market (or The PLS.com’s place in the market). For example, at the hearing on the present
motion, counsel for TAN revealed for the first time the number of current TAN members
operating in San Francisco (but still did not identify what percentage of TAN members are also
NAR members or subscribers). Nor does the complaint adequately explain why a subset of real
estate agents—particularly highly successful ones as TAN advertises its subscribers to be—
would be unable to succeed in their profession by participating in agent networks that use
exclusive listings while foregoing use of the MLS.
4. It is not necessarily the case that what is harmful to TAN is harmful to the market for
listing services or, ultimately, the market for homes. TAN’s theory of a group boycott is that it is
being cut off from the supply of real estate listings. But in truth, the only thing the NAR policy
prevents its members from doing is placing listings exclusively on TAN. And although the
opportunity to post and view exclusive listings may be part of how TAN convinces agents to pay
its subscription fee, TAN has not plausibly alleged that having a number of separate, smaller
listing services, each offering its own set of exclusive listings and commanding its own
Case 3:20-cv-03198-VC Document 75 Filed 04/27/21 Page 3 of 3
subscription fee, would benefit the ultimate consumers in the market for homes. Cf. Freeman v.
San Diego Association of Realtors, 322 F.3d 1133, 1140-41 (9th Cir. 2003) (describing the
procompetitive effects of consolidating listing services).
5. Indeed, nowhere in the complaint does TAN allege that anyone will pay more for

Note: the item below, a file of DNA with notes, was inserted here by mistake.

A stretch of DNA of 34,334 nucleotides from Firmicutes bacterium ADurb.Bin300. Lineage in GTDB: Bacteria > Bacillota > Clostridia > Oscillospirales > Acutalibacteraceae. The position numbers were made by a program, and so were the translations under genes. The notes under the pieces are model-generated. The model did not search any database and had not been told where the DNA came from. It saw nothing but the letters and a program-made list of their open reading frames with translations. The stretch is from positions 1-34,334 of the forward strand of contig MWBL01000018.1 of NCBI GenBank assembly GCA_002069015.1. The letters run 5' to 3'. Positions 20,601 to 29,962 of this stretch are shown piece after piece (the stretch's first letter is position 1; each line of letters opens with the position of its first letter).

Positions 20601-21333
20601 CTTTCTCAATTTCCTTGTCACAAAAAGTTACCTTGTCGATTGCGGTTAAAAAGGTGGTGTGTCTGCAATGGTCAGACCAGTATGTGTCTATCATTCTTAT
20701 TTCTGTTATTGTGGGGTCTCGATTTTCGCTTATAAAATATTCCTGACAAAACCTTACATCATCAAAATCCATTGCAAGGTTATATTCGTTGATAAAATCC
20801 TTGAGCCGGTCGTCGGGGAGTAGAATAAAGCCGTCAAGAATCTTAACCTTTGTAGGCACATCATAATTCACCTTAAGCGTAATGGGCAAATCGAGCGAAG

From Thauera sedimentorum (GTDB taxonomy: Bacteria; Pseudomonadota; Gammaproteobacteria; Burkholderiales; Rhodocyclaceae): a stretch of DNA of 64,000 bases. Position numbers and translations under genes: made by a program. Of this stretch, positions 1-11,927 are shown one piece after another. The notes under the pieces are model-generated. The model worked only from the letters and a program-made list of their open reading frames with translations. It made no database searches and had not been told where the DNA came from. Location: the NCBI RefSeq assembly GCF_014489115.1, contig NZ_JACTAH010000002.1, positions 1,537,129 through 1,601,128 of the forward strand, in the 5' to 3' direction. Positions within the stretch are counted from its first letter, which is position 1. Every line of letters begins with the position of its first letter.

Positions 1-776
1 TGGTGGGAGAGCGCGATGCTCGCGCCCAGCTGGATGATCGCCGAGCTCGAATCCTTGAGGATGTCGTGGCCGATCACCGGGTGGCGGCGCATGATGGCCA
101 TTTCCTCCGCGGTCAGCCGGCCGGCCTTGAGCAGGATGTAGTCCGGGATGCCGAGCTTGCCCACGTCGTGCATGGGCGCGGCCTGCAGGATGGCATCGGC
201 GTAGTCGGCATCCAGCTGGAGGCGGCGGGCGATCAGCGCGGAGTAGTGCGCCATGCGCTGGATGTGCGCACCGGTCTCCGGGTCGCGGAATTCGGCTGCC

anything as a result of the policy. It does not allege that agents will pay more for subscriptions to
listing services. And it does not allege that people will pay more for real estate. Compare
Freeman, 322 F.3d at 1145. TAN’s theory of antitrust harm rests entirely on assertions that the
policy reduces consumer choice to some degree. But as discussed in the preceding paragraphs,
the extent to which consumer choice is restricted is speculative, it’s unclear how meaningful any
such restriction is to people who wish to buy or sell properties, and the purported restrictions
appear (at least given the information provided by the plaintiffs) to serve the legitimate purpose
of making more listings available to more agents and consumers.
* * *
Considering these shortcomings in combination, TAN has failed to allege an antitrust
violation. It may well be reasonable at this point to dismiss the complaint with prejudice—TAN
has already had multiple opportunities to set forth its antitrust theory. But because the Court has
not yet reached the point of concluding definitively that amendment would be futile, TAN will
get one final chance to amend. The final amended complaint is due within 21 days of this order,
and a response from the defendants is due 14 days thereafter.
IT IS SO ORDERED.
Dated: April 27, 2021
United States District Judge